Located in the rapidly expanding eastern end of Omaha Beach, one row of sections back from the sand dunes, the house is an exercise in symmetry modulated to suit the site. In order to sit calmly in the somewhat jumbled context, it has clear formal structure: two symmetrical plywood-clad boxes float over pre-cast concrete panels and present a strong elevation to the street, symmetrical above and modified below to provide a welcoming entry sequence. The formality becomes frayed with an incised terrace and horizontal planes of louvred sunscreens to the sea and sun on the north. This format offers privacy from the street and a more relaxed relationship between the interior spaces and the lawn with beach beyond.
Materials were chosen to offer a sense of directness: concrete floor, pre-cast concrete wall panels, anodized aluminium joinery and louvres, stained plywood panels. The way natural light enters the house becomes important to enliven the materials and spaces, whether directly through the large upper level glazing, dappled by the adjustable louvres or timber screen, or through the milky white translucent glass around the dining area. A heightened awareness of shifting weather patterns arises from the play of light and cloud shadow on the interior surfaces.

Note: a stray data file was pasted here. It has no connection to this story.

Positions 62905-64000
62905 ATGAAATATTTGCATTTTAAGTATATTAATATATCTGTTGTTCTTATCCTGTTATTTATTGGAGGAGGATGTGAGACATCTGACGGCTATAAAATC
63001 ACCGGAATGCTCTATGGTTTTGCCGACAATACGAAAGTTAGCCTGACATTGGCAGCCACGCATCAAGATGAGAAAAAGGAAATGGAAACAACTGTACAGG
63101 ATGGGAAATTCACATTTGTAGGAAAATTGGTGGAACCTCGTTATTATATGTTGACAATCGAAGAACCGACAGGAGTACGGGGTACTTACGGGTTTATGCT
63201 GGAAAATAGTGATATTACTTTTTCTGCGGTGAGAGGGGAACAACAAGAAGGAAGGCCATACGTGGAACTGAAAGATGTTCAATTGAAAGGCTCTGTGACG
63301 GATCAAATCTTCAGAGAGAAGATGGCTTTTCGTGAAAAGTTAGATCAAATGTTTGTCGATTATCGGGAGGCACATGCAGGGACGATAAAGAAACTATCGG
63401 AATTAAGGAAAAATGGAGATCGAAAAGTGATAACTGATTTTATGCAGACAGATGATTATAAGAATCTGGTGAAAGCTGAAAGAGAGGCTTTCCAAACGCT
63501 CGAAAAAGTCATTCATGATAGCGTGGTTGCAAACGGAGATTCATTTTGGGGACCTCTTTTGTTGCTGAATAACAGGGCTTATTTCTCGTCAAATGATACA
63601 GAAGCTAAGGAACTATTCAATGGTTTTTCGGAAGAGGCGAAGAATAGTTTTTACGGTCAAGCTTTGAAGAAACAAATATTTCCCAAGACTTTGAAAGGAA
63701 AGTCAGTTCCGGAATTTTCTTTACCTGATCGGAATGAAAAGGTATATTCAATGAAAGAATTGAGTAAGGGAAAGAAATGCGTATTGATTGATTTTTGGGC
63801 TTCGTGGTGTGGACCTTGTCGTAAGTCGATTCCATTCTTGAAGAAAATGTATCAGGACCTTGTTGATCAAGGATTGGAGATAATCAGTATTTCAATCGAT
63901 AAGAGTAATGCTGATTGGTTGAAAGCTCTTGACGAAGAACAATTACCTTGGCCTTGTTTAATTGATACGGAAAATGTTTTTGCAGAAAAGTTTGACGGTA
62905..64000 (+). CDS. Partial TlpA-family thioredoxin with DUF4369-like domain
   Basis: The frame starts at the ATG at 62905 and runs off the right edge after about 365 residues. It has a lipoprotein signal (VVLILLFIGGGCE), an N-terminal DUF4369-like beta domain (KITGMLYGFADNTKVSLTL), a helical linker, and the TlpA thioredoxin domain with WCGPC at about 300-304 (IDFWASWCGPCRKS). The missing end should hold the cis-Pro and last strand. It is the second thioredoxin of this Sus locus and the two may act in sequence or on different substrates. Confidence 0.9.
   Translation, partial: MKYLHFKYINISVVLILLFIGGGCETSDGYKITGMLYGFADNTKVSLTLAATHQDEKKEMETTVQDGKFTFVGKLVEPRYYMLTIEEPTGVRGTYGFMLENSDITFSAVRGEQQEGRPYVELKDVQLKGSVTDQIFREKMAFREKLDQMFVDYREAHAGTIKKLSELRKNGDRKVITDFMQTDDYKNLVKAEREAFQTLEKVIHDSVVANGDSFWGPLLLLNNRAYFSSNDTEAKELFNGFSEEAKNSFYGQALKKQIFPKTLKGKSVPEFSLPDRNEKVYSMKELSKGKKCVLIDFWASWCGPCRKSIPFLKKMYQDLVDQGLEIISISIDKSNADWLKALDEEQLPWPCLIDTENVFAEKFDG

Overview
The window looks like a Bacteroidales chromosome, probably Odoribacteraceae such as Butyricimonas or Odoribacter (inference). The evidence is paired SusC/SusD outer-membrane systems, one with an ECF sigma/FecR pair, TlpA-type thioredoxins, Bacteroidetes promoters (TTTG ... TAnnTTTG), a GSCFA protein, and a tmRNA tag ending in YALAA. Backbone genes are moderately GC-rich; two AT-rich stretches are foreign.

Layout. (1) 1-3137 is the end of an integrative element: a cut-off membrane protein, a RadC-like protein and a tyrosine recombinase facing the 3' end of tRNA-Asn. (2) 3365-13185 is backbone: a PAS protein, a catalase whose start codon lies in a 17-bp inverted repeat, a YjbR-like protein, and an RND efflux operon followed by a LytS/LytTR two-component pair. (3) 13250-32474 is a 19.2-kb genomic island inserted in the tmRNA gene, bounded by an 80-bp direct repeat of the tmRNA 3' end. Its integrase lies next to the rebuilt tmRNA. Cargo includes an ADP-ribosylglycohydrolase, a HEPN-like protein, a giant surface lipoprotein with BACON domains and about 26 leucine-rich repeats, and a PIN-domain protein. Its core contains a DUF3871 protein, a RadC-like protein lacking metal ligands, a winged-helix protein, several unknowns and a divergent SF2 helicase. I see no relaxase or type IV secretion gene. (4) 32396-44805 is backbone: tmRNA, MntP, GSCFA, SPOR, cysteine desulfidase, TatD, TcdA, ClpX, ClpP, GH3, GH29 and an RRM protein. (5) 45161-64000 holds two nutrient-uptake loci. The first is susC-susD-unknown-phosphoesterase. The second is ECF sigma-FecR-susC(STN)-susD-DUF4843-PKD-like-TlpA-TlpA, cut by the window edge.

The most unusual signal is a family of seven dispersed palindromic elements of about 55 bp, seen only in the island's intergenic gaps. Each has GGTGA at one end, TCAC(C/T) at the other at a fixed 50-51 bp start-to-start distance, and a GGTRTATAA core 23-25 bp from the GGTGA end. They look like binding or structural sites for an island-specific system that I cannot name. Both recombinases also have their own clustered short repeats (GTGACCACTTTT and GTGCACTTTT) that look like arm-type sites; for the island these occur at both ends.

- NZ Institute of Architects Colour Award for Architecture 2004
- NZ Institute of Architects Local Award for Architecture 2004